Millennium Post

Australian ‘finnish’ line

Finland’s Kimi Raikkonen driving a Lotus won the season-opening Australian Formula One Grand Prix in Melbourne on Sunday.

Raikkonen held off Ferrari’s Fernando Alonso of Spain and German Red Bull world champion Sebastian Vettel at the chequered flag.

 It was the 33-year-old Raikkonen’s 20th GP win and follows his triumph in the 2007 Australian race on his way to winning the world drivers’ title when driving for Ferrari.

Raikkonen coasted to the finish line and beat Alonso by 12.4secs with Vettel a further 9.8secs away in third.

Alonso’s Ferrari teammate Felipe Massa of Brazil was fourth with Britain’s Lewis Hamilton in a Mercedes fifth and Australian Mark Webber in a Red Bull sixth.

Raikkonen won the race despite only coming into the pits for two tyre changes compared to three employed by his rivals.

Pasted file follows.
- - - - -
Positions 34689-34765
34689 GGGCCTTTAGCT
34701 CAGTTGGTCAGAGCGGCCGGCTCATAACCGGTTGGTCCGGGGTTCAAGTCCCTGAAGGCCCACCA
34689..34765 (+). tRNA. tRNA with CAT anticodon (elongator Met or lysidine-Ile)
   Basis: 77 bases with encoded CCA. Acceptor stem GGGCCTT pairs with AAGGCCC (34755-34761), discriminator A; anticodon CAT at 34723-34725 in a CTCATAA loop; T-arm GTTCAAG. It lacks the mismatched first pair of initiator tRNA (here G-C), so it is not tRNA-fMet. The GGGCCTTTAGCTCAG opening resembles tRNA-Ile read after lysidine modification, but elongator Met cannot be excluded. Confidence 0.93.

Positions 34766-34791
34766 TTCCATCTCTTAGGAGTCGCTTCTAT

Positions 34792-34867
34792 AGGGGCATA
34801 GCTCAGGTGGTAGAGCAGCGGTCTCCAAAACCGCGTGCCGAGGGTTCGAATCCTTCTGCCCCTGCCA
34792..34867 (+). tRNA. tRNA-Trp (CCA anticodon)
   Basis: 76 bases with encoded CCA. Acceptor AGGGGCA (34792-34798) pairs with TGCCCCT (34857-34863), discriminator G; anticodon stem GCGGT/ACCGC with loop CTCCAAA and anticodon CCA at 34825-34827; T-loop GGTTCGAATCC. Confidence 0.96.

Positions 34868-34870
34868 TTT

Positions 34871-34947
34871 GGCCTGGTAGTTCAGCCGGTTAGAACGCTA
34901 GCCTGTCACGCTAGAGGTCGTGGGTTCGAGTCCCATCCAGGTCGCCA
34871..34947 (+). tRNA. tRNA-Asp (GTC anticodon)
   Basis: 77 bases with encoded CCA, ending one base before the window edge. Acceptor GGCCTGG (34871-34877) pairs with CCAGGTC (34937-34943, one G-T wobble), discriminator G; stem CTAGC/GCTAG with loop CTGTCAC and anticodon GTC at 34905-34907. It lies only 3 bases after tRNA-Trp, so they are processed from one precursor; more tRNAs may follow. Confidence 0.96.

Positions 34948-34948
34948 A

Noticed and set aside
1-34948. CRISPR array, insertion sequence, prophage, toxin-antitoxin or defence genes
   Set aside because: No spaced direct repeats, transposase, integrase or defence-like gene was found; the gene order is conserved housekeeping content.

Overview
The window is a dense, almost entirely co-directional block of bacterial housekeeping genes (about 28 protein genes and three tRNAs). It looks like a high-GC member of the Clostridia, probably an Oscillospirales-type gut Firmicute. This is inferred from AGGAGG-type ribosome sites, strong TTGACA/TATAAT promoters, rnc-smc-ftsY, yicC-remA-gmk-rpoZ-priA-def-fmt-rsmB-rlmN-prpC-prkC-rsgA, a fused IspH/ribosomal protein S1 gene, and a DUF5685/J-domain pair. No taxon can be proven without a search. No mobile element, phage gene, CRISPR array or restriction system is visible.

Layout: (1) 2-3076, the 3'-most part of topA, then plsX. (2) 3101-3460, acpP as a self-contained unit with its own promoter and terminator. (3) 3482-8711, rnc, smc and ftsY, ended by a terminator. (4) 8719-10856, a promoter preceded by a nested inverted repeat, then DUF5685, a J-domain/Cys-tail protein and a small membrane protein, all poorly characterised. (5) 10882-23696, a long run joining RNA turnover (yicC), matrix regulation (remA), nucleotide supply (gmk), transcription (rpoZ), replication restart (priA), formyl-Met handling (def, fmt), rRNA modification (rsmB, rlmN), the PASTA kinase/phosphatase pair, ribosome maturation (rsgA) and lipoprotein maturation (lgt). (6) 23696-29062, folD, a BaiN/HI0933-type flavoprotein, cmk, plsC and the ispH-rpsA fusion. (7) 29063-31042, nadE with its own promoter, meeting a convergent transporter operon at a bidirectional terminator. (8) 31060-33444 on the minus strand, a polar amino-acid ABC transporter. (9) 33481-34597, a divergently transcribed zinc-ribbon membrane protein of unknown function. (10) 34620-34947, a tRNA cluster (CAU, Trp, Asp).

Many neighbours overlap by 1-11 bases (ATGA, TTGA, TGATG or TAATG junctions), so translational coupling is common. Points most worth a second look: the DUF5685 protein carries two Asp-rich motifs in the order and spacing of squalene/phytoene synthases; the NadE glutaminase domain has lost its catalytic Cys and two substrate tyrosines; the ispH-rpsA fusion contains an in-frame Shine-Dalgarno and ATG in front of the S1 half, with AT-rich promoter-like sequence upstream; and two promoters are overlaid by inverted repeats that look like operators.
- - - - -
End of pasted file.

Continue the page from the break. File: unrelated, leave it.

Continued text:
Eighteen cars finished the 58-lap race around the Albert Park street circuit with two retirements by Nico Hulkenberg and Daniel Ricciardo, while Nico Rosberg and Pastor Maldonado both encountered car trouble on the circuit.

The second race on the F1 circuit will be at Sepang in Malaysia next weekend.

No one in the Lotus camp was getting carried away enough to suggest a repeat of that feat was on the cards this year, not least the famously taciturn but hugely popular Finn.

‘It’s fantastic, the best start you can ever dream of,’ said team principal Eric Boullier.

‘We dreamed about it. When we were working on strategy we knew our car would possibly allow us to do only two pitstops. This morning again after the quali, we were just watching the car in parc ferme and saying ‘maybe it’s possible’.’

Raikkonen executed the plan in a Lotus which proved easy on the tyres, a critical advantage that allowed him to stay out on the track while his rivals were forced to make extra pit stops to change rubber.

‘There were a lot of question marks,’ said Raikkonen. ‘But I felt I had a good car and it turned out pretty good.

‘It’s always difficult in the first race not to stop too early or too late but we got it exactly right.

We had a good plan and it worked perfectly for us. ‘Hopefully we can have many more wins.’   
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